It was one night only with an encore sadly having to wait until the next time the bitter rivals happen to be paired together at a tournament.
“I thought it was great entertainment,” Roger Rasheed, the former coach of Lleyton Hewitt and Gael Monfils, told CNN. “It had a bit of everything.”
“It was interesting in more ways than one,” former Wimbledon favorite Tim Henman added to CNN.
Often cast as the villain, Kyrgios certainly played the part in the three-hour thriller when he labeled chair umpire Damien Dumusois a “disgrace” for the way he officiated Nadal’s unhurried play, earned an unsportsmanlike conduct warning for his constant chatter with the Frenchman and lashed a forehand at Nadal that left the world No. 2 seething.
“Yeah I was going for him,” Kyrgios admitted in a mostly light-hearted session with reporters where you wouldn’t have guessed he lost a heartbreaker on the most famous tennis court in the world. “I wanted to hit him square in his chest.”
Nadal regularly whipped up the crowd, desperately urging them to get behind him, particularly in the third set.
Oh, and there was great tennis, too.
The duo combined for 102 winners and 43 unforced errors and neither faced a break chance in the last two sets. Kyrgios slammed 29 aces yet paid the price for a lethargic start.
“Nick offers such a strong product that Rafa is on high alert and you can see that and I thought that brought out a lot of good qualities in Rafa,” said Rasheed, an analyst with Fox Sports Australia. “I enjoyed the match. Everyone who watched it should have gotten a lot out of it.”
Nadal could very well return to the grandest stage in the sport Saturday against the charismatic Jo-Wilfried Tsonga as he continues his quest for a first Wimbledon crown in nine years.
Downing the dangerous Kyrgios figures to be a massive boost for his confidence going forward this fortnight five years after he was upended by the then teenager at the same venue.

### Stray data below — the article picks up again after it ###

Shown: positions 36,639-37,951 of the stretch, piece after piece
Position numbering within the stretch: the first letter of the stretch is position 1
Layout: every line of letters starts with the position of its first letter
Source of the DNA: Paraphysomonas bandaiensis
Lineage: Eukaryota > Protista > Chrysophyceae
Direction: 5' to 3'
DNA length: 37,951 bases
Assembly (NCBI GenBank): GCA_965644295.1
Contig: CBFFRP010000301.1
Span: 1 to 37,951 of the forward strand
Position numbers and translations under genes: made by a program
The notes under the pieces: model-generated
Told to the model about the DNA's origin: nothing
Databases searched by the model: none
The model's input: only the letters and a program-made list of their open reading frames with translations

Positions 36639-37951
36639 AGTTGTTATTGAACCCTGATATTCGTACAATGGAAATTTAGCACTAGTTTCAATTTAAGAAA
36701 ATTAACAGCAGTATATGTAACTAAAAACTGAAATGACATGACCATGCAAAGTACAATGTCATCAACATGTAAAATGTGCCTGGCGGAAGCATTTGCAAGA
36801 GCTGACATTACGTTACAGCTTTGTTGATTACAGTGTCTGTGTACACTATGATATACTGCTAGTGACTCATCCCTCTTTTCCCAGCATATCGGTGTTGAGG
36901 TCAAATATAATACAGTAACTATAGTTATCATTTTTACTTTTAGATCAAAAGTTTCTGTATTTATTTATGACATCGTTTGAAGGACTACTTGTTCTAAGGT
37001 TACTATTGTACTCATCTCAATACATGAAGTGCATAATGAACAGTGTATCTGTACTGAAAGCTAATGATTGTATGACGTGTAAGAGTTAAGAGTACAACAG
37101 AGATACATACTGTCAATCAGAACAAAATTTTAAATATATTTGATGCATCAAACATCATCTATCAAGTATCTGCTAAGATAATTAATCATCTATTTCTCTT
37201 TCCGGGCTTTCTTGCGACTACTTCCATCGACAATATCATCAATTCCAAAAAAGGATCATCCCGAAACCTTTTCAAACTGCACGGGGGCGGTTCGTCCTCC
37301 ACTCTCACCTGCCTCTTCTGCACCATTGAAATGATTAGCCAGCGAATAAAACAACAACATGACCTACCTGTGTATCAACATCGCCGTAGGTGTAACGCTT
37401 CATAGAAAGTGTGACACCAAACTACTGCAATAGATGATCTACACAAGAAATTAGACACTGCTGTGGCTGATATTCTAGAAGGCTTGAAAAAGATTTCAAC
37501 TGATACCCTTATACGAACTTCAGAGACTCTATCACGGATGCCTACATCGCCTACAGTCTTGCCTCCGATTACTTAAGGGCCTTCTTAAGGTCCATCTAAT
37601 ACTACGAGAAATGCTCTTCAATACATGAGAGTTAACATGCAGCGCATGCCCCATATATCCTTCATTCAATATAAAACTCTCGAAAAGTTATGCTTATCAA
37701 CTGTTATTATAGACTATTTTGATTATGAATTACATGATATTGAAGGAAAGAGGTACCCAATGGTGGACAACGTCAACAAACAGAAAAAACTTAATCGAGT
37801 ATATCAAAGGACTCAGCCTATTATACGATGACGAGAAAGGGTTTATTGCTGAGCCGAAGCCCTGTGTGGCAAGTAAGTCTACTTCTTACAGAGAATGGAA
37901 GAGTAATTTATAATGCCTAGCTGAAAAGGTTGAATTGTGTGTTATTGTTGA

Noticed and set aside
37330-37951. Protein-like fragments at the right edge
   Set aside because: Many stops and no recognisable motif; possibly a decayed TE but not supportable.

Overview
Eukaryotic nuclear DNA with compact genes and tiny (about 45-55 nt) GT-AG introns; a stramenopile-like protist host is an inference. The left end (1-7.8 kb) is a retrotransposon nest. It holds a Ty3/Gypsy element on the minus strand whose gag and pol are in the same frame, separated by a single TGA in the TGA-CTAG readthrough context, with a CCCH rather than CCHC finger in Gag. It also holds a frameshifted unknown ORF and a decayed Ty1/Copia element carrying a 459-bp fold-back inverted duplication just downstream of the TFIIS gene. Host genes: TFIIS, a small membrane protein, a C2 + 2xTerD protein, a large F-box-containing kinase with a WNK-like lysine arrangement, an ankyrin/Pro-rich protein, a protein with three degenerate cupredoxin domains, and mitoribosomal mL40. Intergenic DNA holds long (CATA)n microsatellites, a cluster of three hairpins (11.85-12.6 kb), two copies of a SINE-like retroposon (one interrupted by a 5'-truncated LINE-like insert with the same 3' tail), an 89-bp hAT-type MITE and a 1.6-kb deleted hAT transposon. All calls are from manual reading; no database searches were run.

“Is true that it was a tough draw, a tough opponent for a second round, maybe the one that you want to face less in a second round like this, especially here,” Nadal told reporters. “It’s an important victory for me.”
For Kyrgios, don’t be surprised to find him at the pub about a 15-minute walk away from center court he is helping to make famous — the Dog & Fox — having spent some of his evening there Wednesday ahead of the grudge match.
No, it’s not your typical match preparation but Kyrgios is not your typical player, either.
Instead of celebrating, he would be drowning his sorrows.
His lack of motivation for playing professional tennis has often been highlighted — he loves basketball — and Kyrgios said he can’t contend for a major now because he is too unprofessional. But he desperately wanted to beat the 18-time grand slam winner who he called “super salty” in May.
Those remarks came after Nadal said the Australian didn’t respect his opponents, the crowd — and himself — in the wake of blowing three match points in their heated Acapulco clash in February.
Kyrgios authored an underarm serve in Acapulco, and after hitting an underarm ace Thursday he then crushed a 143-mile per hour second serve to demonstrate his unpredictable genius.